The Tragic Life of the Pre-Raphaelite Art Model Elizabeth Siddal

Updated on October 16, 2018
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Art Model Elizabeth Siddal  by Pre-Raphaelite Artist Dante Gabriel Rossetti circa 1854
Art Model Elizabeth Siddal by Pre-Raphaelite Artist Dante Gabriel Rossetti circa 1854 | Source

She’s like a queen, magnificently tall, with a lovely figure, a stately neck, and a face of the most delicate and finished modelling: the flow of surface from the temples over the cheek is exactly like the carving of a Phidean goddess – Walter Howell Deverell describing Elizabeth Siddal

The Early Years

Elizabeth Siddal was born in 1829 into a working-class family - her father had owned and operated a cutlery-making business which provided the family with a humble standing in life. There is no documentation that she had ever attended school however hand-written letters attest to the fact that she could read and write, and most likely received her knowledge through homeschooling.

When Elizabeth became of age, she had taken on work through a local milliner, a highly sought-after employment position for a young woman at that time. Be that as it may, fate had intervened yet again with the chance meeting of Will Deverell, an artist who spotted her at the millinery shop and requested that she do a sitting for him.

There is a bit of irony in this chance meeting.

Deverell had chosen Siddal based on the fact that he needed a subject to portray Viola as Cesario dressed as a boy in his depiction of Shakespeare's Twelfth Night. Deverell found Siddal to be 'plain in appearance' whereas history had otherwise deemed her as one of the greatest beauties to have ever emerged from the Pre-Raphaelite Brotherhood's circle. With art, discernment is the rule to one's own perception, and to Deverell despite his much later claim to her beauty - this was his truth at that time.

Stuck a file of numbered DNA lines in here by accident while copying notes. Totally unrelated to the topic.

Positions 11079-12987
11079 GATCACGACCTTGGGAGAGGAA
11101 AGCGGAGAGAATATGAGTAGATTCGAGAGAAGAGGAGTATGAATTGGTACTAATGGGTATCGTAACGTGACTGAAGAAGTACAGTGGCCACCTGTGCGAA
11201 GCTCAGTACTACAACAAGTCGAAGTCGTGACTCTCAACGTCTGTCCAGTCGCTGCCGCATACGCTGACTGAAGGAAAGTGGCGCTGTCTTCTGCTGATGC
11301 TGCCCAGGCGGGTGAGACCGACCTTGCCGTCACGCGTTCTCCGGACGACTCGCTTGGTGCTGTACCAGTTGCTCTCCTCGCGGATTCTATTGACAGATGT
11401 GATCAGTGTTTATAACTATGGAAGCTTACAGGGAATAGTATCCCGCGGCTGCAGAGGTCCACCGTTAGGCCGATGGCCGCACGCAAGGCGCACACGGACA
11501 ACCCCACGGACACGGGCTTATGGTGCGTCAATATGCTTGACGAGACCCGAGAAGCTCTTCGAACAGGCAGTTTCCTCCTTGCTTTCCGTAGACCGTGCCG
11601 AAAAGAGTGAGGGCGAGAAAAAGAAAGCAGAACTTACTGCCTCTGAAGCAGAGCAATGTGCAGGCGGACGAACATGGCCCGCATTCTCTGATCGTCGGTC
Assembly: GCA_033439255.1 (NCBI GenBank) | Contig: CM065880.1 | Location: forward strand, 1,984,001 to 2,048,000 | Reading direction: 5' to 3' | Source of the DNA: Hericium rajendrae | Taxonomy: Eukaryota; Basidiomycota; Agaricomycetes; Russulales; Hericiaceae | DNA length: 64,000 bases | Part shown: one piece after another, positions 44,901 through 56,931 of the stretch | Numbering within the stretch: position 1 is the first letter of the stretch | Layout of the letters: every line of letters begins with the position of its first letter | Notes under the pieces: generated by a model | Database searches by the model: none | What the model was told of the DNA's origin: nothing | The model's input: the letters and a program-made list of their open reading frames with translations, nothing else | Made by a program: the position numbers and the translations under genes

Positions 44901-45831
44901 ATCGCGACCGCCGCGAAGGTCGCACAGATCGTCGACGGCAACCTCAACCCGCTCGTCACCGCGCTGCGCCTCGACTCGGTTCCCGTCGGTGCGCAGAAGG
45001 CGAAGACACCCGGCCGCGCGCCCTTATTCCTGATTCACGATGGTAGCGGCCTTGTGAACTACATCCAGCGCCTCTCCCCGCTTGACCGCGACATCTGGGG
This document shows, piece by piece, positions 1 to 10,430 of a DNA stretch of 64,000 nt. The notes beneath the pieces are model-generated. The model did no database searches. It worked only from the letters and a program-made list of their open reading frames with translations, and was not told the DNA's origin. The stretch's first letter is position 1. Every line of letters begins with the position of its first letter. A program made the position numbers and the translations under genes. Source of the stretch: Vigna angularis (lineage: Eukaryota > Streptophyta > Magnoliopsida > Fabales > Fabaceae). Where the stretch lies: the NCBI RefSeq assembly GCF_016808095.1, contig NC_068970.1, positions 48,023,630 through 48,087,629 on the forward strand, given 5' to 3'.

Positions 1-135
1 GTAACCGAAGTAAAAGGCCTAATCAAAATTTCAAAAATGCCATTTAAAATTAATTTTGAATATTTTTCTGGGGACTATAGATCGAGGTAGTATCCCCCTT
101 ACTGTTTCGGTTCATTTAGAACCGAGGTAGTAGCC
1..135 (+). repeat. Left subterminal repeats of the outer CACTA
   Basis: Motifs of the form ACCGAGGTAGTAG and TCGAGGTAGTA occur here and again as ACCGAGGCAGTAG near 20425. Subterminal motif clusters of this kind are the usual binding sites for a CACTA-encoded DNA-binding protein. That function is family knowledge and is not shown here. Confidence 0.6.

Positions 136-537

The Painting That Almost Claimed a Frail Beauty:  Milliais's Ophelia
The Painting That Almost Claimed a Frail Beauty: Milliais's Ophelia | Source

Elizabeth Siddal: The Beauty in the Bathtub

The Modeling Years

Though Elizabeth Siddal started her art modeling career sitting for William Deverell, it wasn't long before she held other artist interests, mainly those of the Pre-Raphaelite Brotherhood. One artist, in particular, was entirely fascinated with her appearance - Dante Gabriel Rossetti, the co-founder of the Pre-Raphaelite Brotherhood whom she had met through Deverell.

By 1851, Siddal had started to sit for Rossetti.

Right away the young artist and model became romantically involved. Rossetti took "Lizzie" (as she was endearingly referred) under his wing and tutored her, teaching her how to sketch and paint, and in turn, she produced many drawings and watercolors which even caught the eye of a famous art critic, John Ruskin who encouraged and patronized her talent.

For the next decade, Siddal became a focal point in Rossetti's life. Consumed and possessive with Siddal, Rossetti had made it a rule that she was no longer allowed to sit for any other artist as long as she was with him. The demand was almost hypocritical in so much as Rosetti himself had often used other models and even entertained dalliances here and there. Even still, after a long anticipated wait for Siddall, they had eventually married at the behest of her ill health.

Some of Rossetti's greatest achievements in art feature Elizabeth Siddal, especially the much studied Beata Beatrice, a memoriam, which not only seized the epitome of Pre-Raphaelite beauty but held an uncanny spiritual significance as well.

The Sittings of Elizabeth Siddal

Click thumbnail to view full-size